Report: NBA Continuing Anonymous Hotline to Report Safety Violations Amid COVID

Mike Chiari@mikechiariFeatured ColumnistNovember 28, 2020

The NBA logo at center court is shown during the second half of an NBA first-round playoff basketball game between the Houston Rockets and Oklahoma City Thunder in Lake Buena Vista, Fla., Wednesday, Sept. 2, 2020. (AP Photo/Mark J. Terrill)
Mark J. Terrill/Associated Press

The NBA is reportedly set to establish a hotline that can be used to report potential safety protocol violations anonymously during the 2020-21 season.

Shams Charania of The Athletic and Stadium noted a similar hotline was in place in the bubble during the stretch run of the 2019-20 season.

Charania also tweeted a rundown of the NBA's core health and safety principles for the 2020-21 campaign:

Per ESPN's Tim Bontemps, the NBA sent a health and safety protocol document to its teams that is over 100 pages in length and is similar to the one given to teams for the bubble.

The document includes information regarding how quickly players can return after testing positive for COVID-19. Players will be permitted to return 10 days after testing positive or first feeling symptoms, or they can return after two consecutive negative PCR tests taken 24 hours apart.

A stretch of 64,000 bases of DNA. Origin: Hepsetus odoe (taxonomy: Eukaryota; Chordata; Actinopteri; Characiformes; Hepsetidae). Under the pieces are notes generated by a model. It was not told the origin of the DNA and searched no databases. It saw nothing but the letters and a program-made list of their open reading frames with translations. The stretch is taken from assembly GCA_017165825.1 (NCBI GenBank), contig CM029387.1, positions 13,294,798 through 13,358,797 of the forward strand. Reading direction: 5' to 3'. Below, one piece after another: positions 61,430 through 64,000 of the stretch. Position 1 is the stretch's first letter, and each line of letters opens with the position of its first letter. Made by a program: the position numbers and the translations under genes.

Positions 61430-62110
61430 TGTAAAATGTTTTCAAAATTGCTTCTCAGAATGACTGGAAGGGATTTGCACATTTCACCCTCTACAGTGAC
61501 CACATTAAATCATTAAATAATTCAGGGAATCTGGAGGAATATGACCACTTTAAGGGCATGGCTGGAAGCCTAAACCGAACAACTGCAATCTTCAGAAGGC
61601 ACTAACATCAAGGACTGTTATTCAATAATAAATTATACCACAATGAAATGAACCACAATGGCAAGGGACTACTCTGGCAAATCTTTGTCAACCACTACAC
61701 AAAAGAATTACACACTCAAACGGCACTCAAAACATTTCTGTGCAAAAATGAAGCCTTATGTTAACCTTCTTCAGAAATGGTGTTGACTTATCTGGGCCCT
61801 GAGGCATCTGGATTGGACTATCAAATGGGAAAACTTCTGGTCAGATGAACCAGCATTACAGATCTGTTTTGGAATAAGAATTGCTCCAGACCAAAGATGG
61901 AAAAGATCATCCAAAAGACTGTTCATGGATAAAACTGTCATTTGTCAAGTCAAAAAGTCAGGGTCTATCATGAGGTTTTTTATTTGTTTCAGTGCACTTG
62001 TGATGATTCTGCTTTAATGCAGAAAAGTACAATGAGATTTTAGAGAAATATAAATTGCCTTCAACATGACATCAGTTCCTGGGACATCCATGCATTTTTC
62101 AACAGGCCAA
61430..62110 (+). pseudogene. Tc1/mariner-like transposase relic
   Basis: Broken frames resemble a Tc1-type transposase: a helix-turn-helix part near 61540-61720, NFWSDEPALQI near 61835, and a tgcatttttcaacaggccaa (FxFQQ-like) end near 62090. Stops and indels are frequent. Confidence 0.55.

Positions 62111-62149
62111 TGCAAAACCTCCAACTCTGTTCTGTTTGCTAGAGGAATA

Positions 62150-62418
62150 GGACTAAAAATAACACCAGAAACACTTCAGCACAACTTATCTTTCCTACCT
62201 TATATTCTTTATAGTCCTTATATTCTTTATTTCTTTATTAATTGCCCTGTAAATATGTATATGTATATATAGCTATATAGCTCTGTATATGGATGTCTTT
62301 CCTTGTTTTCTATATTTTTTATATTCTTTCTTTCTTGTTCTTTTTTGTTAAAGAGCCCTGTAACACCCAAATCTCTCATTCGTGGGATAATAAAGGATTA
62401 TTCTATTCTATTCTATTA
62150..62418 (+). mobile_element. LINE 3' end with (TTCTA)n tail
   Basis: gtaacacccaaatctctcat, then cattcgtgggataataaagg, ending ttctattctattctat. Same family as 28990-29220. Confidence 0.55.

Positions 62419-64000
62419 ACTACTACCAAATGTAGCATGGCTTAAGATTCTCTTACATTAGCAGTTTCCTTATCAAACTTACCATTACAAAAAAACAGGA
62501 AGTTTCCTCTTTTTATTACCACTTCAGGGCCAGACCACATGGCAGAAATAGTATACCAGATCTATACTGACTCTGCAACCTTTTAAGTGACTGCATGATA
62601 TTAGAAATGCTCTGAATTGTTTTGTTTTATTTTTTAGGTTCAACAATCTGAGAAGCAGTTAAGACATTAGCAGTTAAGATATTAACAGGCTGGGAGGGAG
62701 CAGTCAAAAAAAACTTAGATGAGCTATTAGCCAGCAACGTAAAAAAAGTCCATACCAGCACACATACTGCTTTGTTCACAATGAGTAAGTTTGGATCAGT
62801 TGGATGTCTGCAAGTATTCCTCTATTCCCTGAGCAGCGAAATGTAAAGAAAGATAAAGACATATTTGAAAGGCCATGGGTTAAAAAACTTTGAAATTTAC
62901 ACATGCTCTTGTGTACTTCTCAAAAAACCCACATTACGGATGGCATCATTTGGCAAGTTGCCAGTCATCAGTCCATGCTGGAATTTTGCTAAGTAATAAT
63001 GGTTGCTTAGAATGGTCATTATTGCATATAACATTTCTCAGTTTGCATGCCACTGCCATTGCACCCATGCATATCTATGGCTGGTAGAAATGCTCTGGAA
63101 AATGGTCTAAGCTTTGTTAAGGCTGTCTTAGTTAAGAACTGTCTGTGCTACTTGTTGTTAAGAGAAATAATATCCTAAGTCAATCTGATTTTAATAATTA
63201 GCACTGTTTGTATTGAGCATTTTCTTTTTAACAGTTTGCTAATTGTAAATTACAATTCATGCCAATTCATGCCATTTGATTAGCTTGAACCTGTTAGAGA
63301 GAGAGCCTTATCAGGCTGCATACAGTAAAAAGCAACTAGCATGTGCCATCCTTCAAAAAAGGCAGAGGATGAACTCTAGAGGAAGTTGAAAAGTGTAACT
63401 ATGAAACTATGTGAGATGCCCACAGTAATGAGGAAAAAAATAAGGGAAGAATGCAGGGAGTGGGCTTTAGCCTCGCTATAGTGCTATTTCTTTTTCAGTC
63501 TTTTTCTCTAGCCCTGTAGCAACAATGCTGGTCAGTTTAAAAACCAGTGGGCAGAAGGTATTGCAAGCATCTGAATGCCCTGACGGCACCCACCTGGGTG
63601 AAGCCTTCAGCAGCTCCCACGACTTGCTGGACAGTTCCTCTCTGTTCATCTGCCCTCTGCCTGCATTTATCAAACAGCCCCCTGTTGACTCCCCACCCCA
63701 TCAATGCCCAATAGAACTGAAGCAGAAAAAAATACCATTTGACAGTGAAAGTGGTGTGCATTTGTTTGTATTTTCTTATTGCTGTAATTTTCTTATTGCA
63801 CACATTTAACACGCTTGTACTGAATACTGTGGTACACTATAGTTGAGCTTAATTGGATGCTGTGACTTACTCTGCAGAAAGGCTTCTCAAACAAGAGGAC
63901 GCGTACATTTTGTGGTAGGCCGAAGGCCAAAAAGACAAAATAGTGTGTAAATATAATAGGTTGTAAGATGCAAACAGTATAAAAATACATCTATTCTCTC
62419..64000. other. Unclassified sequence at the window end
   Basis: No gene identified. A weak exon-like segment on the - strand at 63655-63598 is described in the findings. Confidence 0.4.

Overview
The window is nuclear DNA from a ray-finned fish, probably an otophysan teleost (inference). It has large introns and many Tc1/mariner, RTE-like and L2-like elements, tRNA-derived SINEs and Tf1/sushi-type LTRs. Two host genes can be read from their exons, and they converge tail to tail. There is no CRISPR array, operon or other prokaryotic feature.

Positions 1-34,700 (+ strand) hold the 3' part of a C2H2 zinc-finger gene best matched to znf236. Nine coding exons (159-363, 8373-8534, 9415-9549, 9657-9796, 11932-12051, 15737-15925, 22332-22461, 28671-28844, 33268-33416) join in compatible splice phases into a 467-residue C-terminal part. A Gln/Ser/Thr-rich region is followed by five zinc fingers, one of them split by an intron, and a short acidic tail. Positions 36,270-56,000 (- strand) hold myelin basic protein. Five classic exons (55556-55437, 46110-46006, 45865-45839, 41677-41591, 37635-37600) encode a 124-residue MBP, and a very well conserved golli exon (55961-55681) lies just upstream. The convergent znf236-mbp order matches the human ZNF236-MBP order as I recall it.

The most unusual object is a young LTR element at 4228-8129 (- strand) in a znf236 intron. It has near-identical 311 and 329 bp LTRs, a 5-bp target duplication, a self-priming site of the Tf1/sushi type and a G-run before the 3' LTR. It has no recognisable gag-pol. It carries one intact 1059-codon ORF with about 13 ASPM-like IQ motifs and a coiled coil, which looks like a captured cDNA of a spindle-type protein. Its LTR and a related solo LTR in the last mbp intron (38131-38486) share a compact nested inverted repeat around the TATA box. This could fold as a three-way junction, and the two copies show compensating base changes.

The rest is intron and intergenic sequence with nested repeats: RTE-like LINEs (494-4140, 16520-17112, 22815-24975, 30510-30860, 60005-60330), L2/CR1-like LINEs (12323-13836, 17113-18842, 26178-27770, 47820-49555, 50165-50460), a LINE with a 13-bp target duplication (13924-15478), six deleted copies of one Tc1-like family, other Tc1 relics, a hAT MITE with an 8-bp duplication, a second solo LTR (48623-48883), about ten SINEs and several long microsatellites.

Joe Vardon of The Athletic reported the most common violation called in in the bubble was players not wearing masks or properly social distancing.

Charania added that some players received warnings for violations that were called in.

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Dwight Howard, who played for the NBA champion Los Angeles Lakers last season and has since signed with the Philadelphia 76ers, told reporters in July that "somebody told on me" for not wearing a mask inside the bubble.

Lakers head coach Frank Vogel later addressed the media about Howard not wearing a mask and said Howard was "doing so now."

The season is set to start Dec. 22, and while teams will play at their home arenas, fans will not be permitted to attend most games initially.

With no bubble in place, the NBA will look more similar to the NFL and MLB, which have had teams travel during the COVID-19 pandemic. Both leagues have experienced many positive tests.

The NBA's hotline may be an effective way to ensure guidelines are being followed, possibly reducing the risk of outbreaks among teams.